adly, Rush Limbaugh died last week. He was America’s doctor of democracy and truth detector. Rush shined as the conservative beacon for 32 years. He didn’t just play the game better than others, he invented the game.
RUSH ALWAYS said that people remember the first time they heard his radio show. He was correct. I first heard his show in June 1989, in the Army stationed at Ft. Drum, N.Y. At home doing chores, I carried a radio listening to talk shows and happened upon his program. A caller came on and said, “Rush, great talking to you.” He responded, “Of course it is.” I loved it. Rush went on to explain something in a way that was both informative and entertaining. Instantly, I became a “Dittohead.” Rush accompanied me when I deployed (Armed Forces radio carried him) to Somalia, Bosnia, and the Middle East. For 30+ years, I listened to and became a dedicated student of the Limbaugh Institute for Advanced Conservative Studies. I never graduated for as Limbaugh said, “There are no graduates because you never stop learning.” True.
RUSH SAID that he was first and foremost “an entertainer.” That’s correct. He was an entertainer in the same way as Paul McCartney or Gregg Allman – their passion for music and their audience was evident whenever they played. Rush passionately loved his profession and genuinely loved his audience. He was witty, humorous, bombastic, engaging, self-deprecating, self-promoting, humble, and educational all at the same time. If someone didn’t like Rush, it’s because they didn’t understand him. To understand Rush was to love him. How could you not love “the harmless, little fuzzball” who cared for others as he did, put himself out there every day, and gave himself completely to his audience?
PRESIDENT REAGAN was very effective because he spent time educating voters on the issues. Rush must have learned from him because he was the professor who educated his audience. He spent hours explaining Conservativism, Democrats, the Left, Liberalism, and the media – who they are, how they think, why they think the way they do, how they operate, and gave constant examples. He educated us to be fellow “truth detectors” capable of refuting the Left’s false claims. He insured we wouldn’t fall for the lies told by the media. Rush said he had “intelligence guided by experience,” and the experience was his detailed analysis of Liberalism, particularly the media. Rush didn’t teach us what to think; he taught us how to think, and just as importantly – how to fight.
CASUAL LISTENERS to Rush’s show failed to understand his humor. Rush often said things in a way knowing he’d get a “rise” from his detractors; he usually did. CNN, MSNBC, etc. loved to “hate” him and played endless audio clips to prove their hatred. Just like the House Managers altered President Trump’s words in this recent impeachment trial, those Rush audio clips were always taken out of context. Rush was a master of being absurd to highlight absurdity, often times using parody songs. One of his best parodies was of Ted Kennedy, to the tune “The Wanderer.”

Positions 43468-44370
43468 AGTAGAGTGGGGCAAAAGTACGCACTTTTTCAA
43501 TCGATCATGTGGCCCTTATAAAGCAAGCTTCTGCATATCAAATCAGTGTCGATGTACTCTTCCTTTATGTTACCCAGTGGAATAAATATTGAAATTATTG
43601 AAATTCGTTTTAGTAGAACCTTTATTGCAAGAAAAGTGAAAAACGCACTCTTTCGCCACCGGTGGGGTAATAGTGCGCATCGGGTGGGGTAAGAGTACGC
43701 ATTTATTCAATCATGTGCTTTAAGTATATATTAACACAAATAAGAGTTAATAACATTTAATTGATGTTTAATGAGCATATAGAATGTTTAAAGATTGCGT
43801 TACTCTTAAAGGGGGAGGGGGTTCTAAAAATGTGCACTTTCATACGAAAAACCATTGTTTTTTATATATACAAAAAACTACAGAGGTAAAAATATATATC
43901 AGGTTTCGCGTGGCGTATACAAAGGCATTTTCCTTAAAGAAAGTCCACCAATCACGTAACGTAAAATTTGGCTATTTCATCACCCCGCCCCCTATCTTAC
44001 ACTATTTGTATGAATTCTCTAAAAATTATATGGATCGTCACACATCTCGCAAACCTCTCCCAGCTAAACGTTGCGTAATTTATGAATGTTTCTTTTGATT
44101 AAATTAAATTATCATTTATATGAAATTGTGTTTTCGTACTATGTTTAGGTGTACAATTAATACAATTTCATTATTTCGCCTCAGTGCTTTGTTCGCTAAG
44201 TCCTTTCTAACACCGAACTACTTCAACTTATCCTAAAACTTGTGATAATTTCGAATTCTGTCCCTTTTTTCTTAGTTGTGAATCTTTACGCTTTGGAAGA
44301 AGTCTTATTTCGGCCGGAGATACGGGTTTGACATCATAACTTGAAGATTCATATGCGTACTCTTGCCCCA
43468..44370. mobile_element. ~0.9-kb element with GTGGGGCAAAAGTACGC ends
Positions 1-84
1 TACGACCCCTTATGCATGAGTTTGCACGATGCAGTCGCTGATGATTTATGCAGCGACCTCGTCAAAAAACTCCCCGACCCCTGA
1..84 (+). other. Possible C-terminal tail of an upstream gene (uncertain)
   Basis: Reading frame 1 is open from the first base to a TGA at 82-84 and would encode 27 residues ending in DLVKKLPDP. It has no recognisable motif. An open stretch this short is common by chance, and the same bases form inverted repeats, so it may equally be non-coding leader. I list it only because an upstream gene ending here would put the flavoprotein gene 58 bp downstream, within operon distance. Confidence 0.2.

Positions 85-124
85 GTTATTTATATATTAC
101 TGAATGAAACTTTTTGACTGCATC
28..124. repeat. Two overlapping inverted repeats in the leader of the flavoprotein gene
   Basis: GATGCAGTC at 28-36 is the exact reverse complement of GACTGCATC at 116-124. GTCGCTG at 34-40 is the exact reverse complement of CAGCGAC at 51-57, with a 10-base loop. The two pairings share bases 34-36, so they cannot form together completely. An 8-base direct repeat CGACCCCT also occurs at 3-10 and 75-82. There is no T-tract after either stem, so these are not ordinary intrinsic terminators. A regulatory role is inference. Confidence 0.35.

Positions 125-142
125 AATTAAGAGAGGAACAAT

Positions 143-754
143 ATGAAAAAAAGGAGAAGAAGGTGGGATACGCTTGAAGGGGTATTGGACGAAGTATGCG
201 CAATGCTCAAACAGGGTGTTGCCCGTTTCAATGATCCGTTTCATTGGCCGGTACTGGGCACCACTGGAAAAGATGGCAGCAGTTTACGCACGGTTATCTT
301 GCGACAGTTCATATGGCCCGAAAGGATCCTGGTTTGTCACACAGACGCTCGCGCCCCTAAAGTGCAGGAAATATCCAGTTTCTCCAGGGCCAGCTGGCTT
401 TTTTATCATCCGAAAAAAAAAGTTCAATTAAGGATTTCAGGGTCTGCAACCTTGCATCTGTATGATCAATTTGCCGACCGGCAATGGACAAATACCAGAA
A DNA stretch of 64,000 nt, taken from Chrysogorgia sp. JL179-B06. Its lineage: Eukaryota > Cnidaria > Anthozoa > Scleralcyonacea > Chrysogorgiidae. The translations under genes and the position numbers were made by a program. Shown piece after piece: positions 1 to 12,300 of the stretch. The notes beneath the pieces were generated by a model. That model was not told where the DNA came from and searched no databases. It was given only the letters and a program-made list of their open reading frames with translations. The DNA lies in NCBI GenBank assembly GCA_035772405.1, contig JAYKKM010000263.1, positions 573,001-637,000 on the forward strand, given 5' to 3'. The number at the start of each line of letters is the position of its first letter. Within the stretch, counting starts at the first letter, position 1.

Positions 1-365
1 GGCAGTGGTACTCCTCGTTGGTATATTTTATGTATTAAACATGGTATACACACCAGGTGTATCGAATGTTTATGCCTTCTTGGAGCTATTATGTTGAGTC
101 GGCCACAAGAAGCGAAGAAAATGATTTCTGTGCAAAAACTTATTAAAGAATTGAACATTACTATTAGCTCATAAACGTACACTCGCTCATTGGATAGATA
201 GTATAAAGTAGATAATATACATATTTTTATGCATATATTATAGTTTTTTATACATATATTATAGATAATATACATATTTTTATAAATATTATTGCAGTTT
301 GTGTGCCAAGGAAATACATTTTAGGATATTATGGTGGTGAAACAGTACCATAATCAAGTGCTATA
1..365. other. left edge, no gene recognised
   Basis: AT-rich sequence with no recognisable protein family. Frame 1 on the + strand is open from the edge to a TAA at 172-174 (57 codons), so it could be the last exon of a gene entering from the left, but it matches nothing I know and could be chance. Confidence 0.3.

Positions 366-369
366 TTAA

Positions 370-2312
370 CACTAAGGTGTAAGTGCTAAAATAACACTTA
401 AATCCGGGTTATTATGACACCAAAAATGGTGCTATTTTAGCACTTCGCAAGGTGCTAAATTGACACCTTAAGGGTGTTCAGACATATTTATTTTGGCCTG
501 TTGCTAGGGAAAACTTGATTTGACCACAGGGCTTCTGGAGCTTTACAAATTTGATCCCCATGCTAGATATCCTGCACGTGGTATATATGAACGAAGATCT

“I’m the kind of guy who likes to roam around
Where there’re pretty girls, that’s where I’ll be found
Because I’m a Kennedy, Ted Kennedy
I like to sleep around, around, around, around.”
Rush played such parodies to show the Left’s hypocrisy. The same group who claimed to be outraged at a conservative caught having an affair, continually re-elected Ted Kennedy, a man who actually killed the women he was having an affair with.
OF THE lessons taught by Rush, perhaps his greatest lesson is the uniqueness of America and how fortunate we are to have been born in the greatest country on earth. He refused to allow America’s past sins to define our future. Daily, he used history to prove that America is a force for good in the world. Calling America the world’s moral compass; he asked if our DNA is different than that of other people. No, it’s not different DNA that makes America great; it’s our freedoms as articulated in our founding documents that have created an atmosphere envied the world over. Like a philosopher in ancient Greece, Rush proved his DNA argument with a simple question, “To which country are millions of people fleeing TO?” People wouldn’t be trying to get into this country if we were as evil as the Left wants you to believe.
ADDITIONALLY, RUSH used examples of everyday Americans to prove “the American dream is very much alive.” He loved the blue collar worker who became a success by working hard; the immigrant who came to this country with nothing and now owns a business with 25 employees; and the person who dropped out of college but through tenacity became wealthy. Rush loved those people because that was him – a man from small town Missouri who dropped out of college, fired from numerous jobs, and yet rose to the pinnacle of his profession.
MUCH OF Rush’s legacy is yet to be written. Almost single-handily he created syndicated talk-radio. He saved AM radio – a format that was almost dead. From Rush’s examples, others followed on radio (Sean Hannity, Herman Cain, Erik Erickson, Mark Levin, and dozens more), on podcasts, and on TV opinion shows – none of which would have been possible without him. Rush showed how to love your country and, despite all its faults, to be proud of America. Perhaps Rush’s biggest and most lasting legacy will be that he taught conservatives, people who love freedom, and patriots how to understand the Left, what drives them, why they despise this country, and to never stop fighting because we’re not just fighting for ourselves; we’re fighting for future generations and for America itself.
Weekly Thought: Talent “on loan from God” has been returned. RIP Rush, you’ll be missed by a grateful nation.